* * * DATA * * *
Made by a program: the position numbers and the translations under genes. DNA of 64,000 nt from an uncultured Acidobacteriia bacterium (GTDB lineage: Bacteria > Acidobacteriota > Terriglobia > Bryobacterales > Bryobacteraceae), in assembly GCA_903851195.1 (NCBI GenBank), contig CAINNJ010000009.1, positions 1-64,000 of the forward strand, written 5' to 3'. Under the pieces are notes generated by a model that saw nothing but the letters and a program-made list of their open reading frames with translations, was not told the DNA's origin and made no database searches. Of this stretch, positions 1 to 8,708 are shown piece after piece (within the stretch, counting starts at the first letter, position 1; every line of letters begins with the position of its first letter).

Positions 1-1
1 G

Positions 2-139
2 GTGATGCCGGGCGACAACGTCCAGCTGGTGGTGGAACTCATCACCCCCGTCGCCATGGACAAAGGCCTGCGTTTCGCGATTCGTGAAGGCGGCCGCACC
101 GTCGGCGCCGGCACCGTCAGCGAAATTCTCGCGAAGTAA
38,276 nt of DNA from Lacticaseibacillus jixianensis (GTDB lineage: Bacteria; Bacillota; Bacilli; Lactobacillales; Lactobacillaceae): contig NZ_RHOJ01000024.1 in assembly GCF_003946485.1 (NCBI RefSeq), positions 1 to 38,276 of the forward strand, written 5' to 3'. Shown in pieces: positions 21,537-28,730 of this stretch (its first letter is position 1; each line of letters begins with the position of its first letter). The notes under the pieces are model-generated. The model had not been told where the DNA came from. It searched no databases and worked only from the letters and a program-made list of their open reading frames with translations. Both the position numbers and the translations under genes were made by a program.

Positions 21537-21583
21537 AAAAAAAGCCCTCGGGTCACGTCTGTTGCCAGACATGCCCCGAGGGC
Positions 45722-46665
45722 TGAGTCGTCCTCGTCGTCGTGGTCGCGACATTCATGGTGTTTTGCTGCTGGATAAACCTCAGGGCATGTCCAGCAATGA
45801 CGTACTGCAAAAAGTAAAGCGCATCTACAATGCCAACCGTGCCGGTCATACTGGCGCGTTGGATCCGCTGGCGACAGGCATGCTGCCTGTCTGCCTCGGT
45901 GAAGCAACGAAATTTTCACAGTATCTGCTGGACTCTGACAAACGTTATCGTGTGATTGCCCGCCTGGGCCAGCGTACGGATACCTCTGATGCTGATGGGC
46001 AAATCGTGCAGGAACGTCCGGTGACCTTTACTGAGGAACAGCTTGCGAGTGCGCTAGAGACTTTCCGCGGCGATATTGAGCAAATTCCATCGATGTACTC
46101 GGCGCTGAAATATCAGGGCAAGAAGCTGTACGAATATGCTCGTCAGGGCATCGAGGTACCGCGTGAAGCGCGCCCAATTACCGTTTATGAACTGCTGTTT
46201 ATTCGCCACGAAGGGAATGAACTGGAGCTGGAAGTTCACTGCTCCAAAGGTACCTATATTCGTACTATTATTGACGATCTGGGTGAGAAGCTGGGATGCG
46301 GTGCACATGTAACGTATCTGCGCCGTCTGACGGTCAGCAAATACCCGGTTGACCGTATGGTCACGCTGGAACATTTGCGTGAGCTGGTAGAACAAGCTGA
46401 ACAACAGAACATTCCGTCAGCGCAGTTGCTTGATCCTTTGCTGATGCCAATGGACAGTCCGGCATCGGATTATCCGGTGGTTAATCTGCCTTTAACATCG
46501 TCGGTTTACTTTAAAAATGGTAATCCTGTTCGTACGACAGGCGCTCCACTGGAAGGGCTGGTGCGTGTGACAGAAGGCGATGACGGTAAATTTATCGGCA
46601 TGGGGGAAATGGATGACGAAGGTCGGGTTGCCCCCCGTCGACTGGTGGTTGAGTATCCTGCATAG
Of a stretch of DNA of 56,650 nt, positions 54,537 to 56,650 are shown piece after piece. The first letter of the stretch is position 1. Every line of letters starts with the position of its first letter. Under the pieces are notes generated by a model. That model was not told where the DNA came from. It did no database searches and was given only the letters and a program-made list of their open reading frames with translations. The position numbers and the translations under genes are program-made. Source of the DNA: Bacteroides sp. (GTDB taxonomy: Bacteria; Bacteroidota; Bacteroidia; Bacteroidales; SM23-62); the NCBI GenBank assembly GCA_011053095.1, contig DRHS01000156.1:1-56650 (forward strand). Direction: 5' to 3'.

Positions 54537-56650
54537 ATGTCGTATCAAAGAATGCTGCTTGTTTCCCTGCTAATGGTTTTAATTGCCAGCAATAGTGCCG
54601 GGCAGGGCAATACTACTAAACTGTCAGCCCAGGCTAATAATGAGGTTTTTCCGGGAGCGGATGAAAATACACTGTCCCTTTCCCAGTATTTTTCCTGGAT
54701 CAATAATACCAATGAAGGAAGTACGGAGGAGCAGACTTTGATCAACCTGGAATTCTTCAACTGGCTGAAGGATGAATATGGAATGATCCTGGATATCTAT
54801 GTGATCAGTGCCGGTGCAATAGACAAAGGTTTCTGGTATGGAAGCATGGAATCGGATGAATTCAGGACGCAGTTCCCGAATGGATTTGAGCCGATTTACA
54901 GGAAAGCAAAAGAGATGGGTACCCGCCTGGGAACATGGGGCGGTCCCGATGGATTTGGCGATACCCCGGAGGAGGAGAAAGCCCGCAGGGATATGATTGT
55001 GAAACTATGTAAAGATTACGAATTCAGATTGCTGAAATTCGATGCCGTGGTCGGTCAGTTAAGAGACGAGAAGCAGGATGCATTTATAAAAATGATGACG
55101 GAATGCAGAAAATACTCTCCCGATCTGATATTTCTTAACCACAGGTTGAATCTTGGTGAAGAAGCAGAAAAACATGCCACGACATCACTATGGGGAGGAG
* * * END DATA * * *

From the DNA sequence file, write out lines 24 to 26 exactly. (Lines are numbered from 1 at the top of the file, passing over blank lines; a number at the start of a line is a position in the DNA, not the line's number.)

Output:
54601 GGCAGGGCAATACTACTAAACTGTCAGCCCAGGCTAATAATGAGGTTTTTCCGGGAGCGGATGAAAATACACTGTCCCTTTCCCAGTATTTTTCCTGGAT
54701 CAATAATACCAATGAAGGAAGTACGGAGGAGCAGACTTTGATCAACCTGGAATTCTTCAACTGGCTGAAGGATGAATATGGAATGATCCTGGATATCTAT
54801 GTGATCAGTGCCGGTGCAATAGACAAAGGTTTCTGGTATGGAAGCATGGAATCGGATGAATTCAGGACGCAGTTCCCGAATGGATTTGAGCCGATTTACA